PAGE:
GU cancer

Antibody-drug conjugate a promising option in metastatic bladder cancer


Promising results have been obtained with the a combination of antibody-drug conjugate (ADC) and checkpoint inhibitor in the treatment of patients with locally advanced or metastatic urothelial cancer.

The use of enfortumab vedotin plus pembrolizumab resulted in high objective response rates with rapid responses compared to ADC monotherapy in a first-line cisplatin-ineligible population, according to researchers from Memorial Sloan Kettering Cancer Center, New York.

Enfortumab vedotin is a conjugate of a microtubule-disrupting agent monomethyl auristatin E, which is linked to an antibody targeting the nectin-4 protein on urothelial cancer cells.

The combination of ADC plus checkpoint inhibitor produced ORRs in nearly two thirds (64.5%) of patients, but at a cost of significant skin adverse effects, the results presented by Dr Jonathan Rosenberg at the ESMO 2022 meeting showed.

The phase 1/2 trial (EV-103/KEYNOTE-869 Cohort K) involved 149 previously untreated cisplatin-ineligible pts with locally advanced or metastatic urothelial cancer, who were  randomised 1:1 to enfortumab vedotin (EV) monotherapy or in combination with pembrolizumab.

With a median follow up of 15 months, the confirmed ORR for EV + pembrolizumab was 64.5% with the median duration of response (DOR) not reached, whereas for EV monotherapy the confirmed ORR was 45.2% and median DOR was 13.2 months.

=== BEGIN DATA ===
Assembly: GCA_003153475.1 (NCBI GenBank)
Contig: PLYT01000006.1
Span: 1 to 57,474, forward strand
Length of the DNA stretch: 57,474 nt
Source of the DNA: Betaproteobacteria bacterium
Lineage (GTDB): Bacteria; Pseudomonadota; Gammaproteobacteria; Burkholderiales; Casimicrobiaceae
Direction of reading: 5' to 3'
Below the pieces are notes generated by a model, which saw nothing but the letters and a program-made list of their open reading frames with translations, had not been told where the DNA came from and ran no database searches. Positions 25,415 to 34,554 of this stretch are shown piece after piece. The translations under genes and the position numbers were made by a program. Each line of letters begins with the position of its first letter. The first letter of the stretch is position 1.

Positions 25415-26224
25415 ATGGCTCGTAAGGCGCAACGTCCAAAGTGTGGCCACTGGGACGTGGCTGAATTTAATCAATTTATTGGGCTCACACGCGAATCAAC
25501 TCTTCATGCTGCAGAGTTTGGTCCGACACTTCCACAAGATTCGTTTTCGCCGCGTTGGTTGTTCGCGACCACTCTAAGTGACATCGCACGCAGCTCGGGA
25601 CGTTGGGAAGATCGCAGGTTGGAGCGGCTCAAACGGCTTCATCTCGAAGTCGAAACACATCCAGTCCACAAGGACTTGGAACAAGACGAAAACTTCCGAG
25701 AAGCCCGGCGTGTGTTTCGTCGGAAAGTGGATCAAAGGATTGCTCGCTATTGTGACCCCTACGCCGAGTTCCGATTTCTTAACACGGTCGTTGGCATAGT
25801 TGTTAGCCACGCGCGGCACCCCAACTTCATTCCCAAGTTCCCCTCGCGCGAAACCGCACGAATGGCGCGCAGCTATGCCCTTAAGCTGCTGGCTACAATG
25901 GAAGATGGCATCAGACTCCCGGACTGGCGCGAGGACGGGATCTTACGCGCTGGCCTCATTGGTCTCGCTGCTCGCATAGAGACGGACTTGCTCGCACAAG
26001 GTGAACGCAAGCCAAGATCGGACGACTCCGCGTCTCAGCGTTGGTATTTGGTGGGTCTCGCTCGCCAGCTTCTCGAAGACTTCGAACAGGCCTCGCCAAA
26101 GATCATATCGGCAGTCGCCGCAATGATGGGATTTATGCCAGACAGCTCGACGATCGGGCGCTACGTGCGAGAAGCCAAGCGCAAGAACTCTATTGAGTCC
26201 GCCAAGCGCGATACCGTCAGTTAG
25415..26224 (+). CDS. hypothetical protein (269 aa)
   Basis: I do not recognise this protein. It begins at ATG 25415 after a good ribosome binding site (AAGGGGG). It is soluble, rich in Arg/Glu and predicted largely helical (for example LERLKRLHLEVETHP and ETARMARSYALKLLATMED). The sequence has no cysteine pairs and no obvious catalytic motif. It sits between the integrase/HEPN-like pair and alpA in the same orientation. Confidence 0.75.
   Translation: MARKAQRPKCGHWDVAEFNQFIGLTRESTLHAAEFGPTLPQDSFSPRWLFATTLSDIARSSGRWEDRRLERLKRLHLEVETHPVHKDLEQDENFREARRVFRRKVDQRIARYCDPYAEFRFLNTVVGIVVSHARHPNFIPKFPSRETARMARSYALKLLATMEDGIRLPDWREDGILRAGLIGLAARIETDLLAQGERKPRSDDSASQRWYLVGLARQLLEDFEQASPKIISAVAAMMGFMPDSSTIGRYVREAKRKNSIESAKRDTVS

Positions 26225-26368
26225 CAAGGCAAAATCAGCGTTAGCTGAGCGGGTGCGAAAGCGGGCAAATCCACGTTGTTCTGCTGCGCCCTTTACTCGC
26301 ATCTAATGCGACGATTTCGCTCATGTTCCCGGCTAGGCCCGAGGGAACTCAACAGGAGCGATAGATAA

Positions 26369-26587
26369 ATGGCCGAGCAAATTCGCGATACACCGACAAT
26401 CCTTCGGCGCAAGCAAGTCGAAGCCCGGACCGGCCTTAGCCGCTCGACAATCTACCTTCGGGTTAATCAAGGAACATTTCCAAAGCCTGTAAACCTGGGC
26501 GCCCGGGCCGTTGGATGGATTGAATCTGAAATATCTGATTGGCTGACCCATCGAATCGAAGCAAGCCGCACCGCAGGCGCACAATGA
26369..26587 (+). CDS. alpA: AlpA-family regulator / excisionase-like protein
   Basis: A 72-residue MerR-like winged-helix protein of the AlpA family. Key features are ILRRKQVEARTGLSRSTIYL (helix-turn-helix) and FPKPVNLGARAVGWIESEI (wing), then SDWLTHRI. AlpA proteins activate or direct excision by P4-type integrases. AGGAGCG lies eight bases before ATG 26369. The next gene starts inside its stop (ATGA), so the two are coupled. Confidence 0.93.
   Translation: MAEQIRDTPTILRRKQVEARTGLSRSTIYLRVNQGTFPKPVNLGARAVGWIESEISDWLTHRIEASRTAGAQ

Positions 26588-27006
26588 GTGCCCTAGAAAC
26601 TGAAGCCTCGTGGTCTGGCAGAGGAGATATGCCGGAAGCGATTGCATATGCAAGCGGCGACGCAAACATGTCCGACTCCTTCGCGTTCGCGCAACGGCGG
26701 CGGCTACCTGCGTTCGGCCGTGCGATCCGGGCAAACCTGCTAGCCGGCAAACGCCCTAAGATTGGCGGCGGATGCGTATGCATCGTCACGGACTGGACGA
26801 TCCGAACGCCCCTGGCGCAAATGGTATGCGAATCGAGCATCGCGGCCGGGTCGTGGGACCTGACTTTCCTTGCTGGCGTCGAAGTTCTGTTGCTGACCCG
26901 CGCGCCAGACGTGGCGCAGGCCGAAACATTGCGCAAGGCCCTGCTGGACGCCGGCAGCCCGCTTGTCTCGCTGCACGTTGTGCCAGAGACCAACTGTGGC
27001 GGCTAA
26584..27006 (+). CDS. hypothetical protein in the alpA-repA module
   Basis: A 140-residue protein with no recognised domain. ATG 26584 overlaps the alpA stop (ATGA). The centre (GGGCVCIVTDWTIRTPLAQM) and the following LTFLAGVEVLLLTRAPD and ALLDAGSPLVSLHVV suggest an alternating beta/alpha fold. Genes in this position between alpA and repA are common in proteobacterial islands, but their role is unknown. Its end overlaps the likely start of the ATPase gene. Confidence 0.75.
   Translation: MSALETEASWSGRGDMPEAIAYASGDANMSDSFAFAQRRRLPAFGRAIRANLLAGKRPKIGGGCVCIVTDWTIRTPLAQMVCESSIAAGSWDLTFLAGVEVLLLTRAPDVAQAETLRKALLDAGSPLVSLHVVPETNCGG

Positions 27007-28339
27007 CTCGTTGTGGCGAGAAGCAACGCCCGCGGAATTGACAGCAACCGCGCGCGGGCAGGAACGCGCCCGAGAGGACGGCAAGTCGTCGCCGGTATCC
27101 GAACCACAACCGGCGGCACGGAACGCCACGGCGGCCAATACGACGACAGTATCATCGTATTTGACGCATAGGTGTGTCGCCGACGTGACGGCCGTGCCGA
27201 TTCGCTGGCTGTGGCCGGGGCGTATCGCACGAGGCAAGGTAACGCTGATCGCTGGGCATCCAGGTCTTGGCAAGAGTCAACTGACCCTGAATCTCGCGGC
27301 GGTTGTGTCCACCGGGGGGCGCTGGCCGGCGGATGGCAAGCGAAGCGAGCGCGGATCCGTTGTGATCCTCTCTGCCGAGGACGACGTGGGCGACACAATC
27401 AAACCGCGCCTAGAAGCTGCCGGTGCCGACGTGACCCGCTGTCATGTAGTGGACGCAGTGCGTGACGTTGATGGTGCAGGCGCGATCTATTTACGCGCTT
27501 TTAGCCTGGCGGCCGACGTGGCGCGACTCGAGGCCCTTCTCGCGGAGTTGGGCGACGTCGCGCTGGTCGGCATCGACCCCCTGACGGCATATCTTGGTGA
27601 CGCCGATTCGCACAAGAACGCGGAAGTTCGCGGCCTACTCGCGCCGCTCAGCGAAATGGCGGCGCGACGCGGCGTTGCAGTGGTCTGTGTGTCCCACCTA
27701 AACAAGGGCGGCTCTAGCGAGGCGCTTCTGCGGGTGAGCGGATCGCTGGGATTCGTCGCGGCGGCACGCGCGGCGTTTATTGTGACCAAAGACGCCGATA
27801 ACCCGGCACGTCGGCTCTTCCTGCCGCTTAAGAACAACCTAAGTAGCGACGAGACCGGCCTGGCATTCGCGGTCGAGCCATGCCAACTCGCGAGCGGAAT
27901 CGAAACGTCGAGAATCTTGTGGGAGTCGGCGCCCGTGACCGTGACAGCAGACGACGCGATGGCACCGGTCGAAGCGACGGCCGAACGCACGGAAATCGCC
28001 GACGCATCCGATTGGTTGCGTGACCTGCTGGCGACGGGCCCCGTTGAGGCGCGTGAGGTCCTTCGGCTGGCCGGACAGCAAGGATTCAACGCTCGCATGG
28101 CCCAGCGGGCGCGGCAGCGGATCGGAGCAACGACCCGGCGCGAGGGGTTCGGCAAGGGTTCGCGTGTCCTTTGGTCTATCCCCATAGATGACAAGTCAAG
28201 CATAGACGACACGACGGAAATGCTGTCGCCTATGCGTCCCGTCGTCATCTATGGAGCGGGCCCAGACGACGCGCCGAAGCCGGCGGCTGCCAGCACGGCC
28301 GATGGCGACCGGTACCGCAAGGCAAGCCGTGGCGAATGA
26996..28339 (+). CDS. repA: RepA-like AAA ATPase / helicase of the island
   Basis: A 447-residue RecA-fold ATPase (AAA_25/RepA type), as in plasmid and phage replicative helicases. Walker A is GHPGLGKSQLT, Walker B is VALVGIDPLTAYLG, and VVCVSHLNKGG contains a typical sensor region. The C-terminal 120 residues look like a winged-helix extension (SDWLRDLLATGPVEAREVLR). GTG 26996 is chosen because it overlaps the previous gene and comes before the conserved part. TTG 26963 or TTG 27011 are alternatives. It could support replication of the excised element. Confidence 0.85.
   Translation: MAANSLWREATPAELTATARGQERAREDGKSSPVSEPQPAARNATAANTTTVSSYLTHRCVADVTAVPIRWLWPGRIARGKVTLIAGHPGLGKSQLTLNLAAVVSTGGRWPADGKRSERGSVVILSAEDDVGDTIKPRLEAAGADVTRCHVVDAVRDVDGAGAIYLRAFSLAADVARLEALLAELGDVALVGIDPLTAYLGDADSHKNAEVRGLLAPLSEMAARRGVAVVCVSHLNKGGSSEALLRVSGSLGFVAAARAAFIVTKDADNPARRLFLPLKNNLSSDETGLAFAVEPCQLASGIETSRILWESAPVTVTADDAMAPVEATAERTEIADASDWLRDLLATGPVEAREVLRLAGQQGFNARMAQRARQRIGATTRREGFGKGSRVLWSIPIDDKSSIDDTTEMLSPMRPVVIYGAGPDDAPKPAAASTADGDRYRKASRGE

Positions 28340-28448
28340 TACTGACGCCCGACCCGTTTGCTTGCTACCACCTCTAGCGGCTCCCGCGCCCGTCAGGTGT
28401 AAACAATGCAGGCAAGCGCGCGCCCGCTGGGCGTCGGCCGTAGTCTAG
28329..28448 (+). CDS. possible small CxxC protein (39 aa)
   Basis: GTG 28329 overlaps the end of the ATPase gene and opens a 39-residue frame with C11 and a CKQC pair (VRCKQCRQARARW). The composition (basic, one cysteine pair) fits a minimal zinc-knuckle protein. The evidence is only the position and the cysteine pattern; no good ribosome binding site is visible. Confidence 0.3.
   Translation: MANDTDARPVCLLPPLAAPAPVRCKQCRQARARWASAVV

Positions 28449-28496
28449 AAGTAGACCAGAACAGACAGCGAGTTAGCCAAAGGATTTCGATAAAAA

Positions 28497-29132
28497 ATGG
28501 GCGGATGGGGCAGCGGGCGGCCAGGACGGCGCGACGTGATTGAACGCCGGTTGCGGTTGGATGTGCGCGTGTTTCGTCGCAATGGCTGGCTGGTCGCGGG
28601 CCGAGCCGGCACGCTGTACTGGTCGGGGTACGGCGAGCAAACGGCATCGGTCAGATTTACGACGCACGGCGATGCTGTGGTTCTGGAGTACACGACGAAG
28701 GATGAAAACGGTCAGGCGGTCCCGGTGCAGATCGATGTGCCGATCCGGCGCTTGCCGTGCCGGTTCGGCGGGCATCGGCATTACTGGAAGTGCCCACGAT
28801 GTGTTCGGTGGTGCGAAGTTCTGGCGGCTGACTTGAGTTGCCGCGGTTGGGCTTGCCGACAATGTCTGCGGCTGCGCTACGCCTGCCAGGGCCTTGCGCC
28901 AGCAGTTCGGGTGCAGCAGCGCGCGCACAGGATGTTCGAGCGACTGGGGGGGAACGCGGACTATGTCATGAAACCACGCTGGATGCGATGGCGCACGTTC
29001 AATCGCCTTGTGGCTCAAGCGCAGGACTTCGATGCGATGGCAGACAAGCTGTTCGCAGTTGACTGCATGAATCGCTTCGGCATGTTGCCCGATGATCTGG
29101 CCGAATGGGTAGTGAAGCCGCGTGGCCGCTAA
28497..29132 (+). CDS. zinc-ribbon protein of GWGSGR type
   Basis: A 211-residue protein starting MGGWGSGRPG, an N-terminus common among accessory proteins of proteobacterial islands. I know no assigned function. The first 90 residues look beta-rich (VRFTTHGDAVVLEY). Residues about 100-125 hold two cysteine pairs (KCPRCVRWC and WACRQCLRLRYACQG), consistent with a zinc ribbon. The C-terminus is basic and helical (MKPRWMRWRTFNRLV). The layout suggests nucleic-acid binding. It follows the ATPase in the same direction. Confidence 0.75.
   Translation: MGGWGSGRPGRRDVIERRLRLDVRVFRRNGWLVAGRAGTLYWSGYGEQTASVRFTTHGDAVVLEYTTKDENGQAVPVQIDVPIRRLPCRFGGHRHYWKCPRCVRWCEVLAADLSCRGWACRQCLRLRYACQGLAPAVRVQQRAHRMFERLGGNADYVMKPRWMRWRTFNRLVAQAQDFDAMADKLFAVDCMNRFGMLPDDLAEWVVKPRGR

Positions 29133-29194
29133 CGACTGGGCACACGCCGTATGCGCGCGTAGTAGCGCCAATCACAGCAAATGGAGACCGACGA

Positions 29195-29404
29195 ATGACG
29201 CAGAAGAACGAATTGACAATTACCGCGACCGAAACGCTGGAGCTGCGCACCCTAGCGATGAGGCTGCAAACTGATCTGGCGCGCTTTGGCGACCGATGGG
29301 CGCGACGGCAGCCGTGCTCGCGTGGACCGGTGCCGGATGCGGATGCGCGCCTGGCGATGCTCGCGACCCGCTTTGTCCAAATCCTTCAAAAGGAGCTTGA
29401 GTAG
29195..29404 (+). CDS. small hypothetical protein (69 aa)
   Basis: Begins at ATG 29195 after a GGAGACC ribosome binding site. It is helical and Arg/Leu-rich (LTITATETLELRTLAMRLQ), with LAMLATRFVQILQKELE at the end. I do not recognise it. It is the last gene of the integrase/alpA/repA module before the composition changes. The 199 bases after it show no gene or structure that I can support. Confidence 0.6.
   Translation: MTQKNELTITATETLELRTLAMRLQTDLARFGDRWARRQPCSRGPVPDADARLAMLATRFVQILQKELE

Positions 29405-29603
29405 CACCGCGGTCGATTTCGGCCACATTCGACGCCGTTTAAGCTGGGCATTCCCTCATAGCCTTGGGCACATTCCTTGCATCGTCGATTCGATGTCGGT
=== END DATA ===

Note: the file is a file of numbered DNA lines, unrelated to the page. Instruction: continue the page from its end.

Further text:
For the EV + pembrolizumab combination 10.5% of patients experienced a complete response (compared to 4.1% with monotherapy) and 53.9% of patients had a partial response (vs 41.1% with monotherapy).

The median time to ORR was 2.1 months in both groups.

Treatment related adverse events included skin reactions (67.1% vs 45.2%), peripheral neuropathy (60.5% vs 54.8%) and ocular disorders such as dry eye and blurred vision; (26.3% vs 28.8%).

“These data support ongoing investigations of first-line enfortumab vedotin and pembrolizumab in patients with locally advanced or metastatic urothelial cancer who have a high unmet need,” the study investigators concluded

Dr Rosenberg noted that the response rates seen with the EV and pembrolizumab treatment were much better than those for conventional chemotherapy treatments such as gemcitabine and carboplatin, “suggesting that perhaps in the future this may be a first line treatment option for patients with metastatic urothelial cancer who are ineligible for cisplatin.”

“While immunotherapy has gotten more attention in recent years, antibody-drug conjugates might end up making a bigger positive impact in treating bladder cancer, especially in combination with checkpoint inhibitors as shown in this trial,” he said.

He noted that EV plus pembrolizumab was considered for accelerated approval by the FDA for this indication, and there are more ADCs to come out of the pipeline, “[so] we’ll continue exploring ways to combine them with other drugs, such as checkpoint inhibitors, to make them even more effective.”

“Although bladder cancer cases are going down, the death rates haven’t changed significantly … having these new treatment options available brightens the outlook considerably for many bladder cancer patients,” he said.

The study was sponsored by Astellas, makers of enfortumab vedotin.

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